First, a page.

Townes Van Zandt in Heartworn Highway
You don’t have to listen too long to the music of Townes Van Zandt to understand that it is the product of real, deep, lived-in pain. Townes played hungry, immediate blues, and the utter nakedness of his singing voice more than made up for his aloofness elsewhere in life. That Townes’s beautiful and soothing songs, like so much great art, require for their existence the prolonged suffering of a human being is an unpleasant truth we are confronted with in BE HERE TO LOVE ME. Would we want to wish away the horrible details of Townes’s life? Early electric shock therapy left him missing pieces of himself. Fits of intense depression involving days spent alone locked in dark rooms and violent drug binges seem to go as far back as anyone can remember. Should we view Townes’s pain as some sort of price that had to be paid? He himself suggests that he made some sort of Faustian bargain with the Blues. “There was a time when I realized I could really do this,” he tells us, “but it takes blowing everything off. It takes blowing off your family, money, security, happiness.” Earlier he recounts an intentional fall from a fourth floor balcony. “I decided I was going to lean over and see what it felt like all the way up to approaching when you lost control, and I realized that to do it I would have to fall.” Are these the romantic truths of an artist suffering for the sake of his art or the self destructive rationalizations of an alcoholic? Some of both I suppose. Surely his life didn’t need to be so damned hard. The film only once offers us the prospect of a sober Townes, free from the clear destruction that alcohol brought into his life, only to snatch the idea away from us in but a few minutes. We are left to deal with him as was and not as we would want him to be.
We aren’t really allowed to romanticize his suffering too much, to view it as some sort of noble sacrifice, largely because we see how intensely he shared it with everyone in his life. Early in the film his close friend Guy Clark informs us that we are here “to discuss and/or cuss” Townes, yet, somewhat shockingly, no one, despite ample provocation, seems much interested in cussing Townes. Time has passed, I supposed, and they have distance from the things that he put them through. Perhaps there were others who wouldn’t be interviewed. Yet I can’t help but be struck by the fact that even his family, doubtlessly the people he hurt the most, seem reconciled to his life and conscious of the importance of his music. His first wife Fran recalls being twenty and newly wed and having her husband sequester himself in a closet and write a song called “Waitin’ Round to Die”. She also recounts, with a kind of gentle pride, a night decades later. She had just returned from her honeymoon after her remarriage to receive a 2 AM phone call from Townes. “We’ve made it,” he told her. “If I Needed You" was a hit. And she learned for the first time it was written it about her. Townes’s two sons strike a similar tone in their interviews. The their childhood memories of being failed by their father have left wounds that haven’t fully closed, yet they seem to glow with a sort of inescapable love for him. Townes’s fellow musicians, living in the shadow of his sublimity, carried their own sort of burdens. Steve Earle perhaps had it the worst, having to endure watching Townes play Russian Roulette, putting a gun to his head pulling the trigger three times. Others recall the pain of Townes’s crimes against his own art; when he was too drunk to play and had to be pulled from the stage, or when he came so close to having a breakthrough hit record, only to go on a bender and screw it up.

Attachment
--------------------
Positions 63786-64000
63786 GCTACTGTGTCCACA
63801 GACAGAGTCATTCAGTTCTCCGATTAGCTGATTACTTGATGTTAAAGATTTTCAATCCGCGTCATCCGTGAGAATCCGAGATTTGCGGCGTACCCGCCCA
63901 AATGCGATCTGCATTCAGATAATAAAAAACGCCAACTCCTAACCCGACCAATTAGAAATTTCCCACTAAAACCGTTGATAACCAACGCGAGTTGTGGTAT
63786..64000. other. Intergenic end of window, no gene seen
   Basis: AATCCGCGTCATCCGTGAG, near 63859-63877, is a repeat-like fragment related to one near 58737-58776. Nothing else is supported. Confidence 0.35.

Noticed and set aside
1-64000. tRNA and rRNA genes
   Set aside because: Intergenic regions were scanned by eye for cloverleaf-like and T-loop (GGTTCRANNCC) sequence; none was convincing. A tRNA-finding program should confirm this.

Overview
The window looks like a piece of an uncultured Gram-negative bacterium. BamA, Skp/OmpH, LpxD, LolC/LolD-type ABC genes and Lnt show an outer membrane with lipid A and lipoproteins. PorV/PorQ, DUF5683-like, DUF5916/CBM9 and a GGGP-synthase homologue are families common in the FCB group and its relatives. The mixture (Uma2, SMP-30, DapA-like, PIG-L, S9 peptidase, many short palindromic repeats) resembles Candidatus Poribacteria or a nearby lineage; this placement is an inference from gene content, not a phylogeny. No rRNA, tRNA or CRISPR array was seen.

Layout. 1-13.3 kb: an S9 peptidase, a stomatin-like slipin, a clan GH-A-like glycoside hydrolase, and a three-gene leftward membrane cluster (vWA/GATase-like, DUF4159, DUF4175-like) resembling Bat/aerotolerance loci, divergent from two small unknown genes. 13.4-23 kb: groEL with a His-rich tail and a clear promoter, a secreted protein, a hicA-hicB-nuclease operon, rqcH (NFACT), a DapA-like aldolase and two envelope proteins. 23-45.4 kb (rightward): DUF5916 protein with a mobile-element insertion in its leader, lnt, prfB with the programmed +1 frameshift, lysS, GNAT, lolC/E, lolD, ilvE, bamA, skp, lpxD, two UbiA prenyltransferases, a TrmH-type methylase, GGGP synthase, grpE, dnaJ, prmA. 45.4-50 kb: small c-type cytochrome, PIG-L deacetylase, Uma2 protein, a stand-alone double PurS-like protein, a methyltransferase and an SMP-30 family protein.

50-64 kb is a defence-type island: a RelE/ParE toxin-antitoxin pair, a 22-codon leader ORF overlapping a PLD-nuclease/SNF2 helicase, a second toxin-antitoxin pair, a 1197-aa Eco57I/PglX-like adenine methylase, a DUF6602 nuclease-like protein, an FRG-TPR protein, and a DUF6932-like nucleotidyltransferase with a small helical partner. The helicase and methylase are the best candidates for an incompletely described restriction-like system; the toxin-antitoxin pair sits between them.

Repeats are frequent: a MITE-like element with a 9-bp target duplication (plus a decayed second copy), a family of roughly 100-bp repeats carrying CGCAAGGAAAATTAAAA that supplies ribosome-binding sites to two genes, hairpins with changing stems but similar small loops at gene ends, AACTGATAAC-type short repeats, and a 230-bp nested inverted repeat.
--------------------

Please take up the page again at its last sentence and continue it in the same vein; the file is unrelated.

Margaret Brown’s beautifully poetic film, manages to reflect the spirit of Townes’s music in multiple ways. From the outset Brown creates a powerful visual melancholy with shots of the world drifting passed as seen from a car rolling down the highway and a slow motion montage of reedited archival footage of Townes’s life. A recurring image of the drifting branches of trees accompanies scratchy cassette recordings of Townes’s disembodied voice, speaking to us from another place. The narrative sparseness of Townes’s ballads, with their almost but not quite coherent tragic tales, is echoed in the film’s structure, which stumbles through the events of Townes’s life in a not quite linear fashion. The story is told through interviews clips embedded carefully within his songs, as the words can’t really be understood apart from the music. In all this Brown succeeds in evoking the profound loneliness of life lived apart from the rest us, and the desperate attempts of others to find a way into that life. For me, the most moving image of the film is when Brown allows her camera to pan over a few of the letters from Townes’s fans, accumulated by one of his producers, witnessing to just how much his music has meant to them, how it has saved lives, how it has helped to fill dark hours, and how it has served as a reminder that they are not suffering alone.
Be Here to Love Me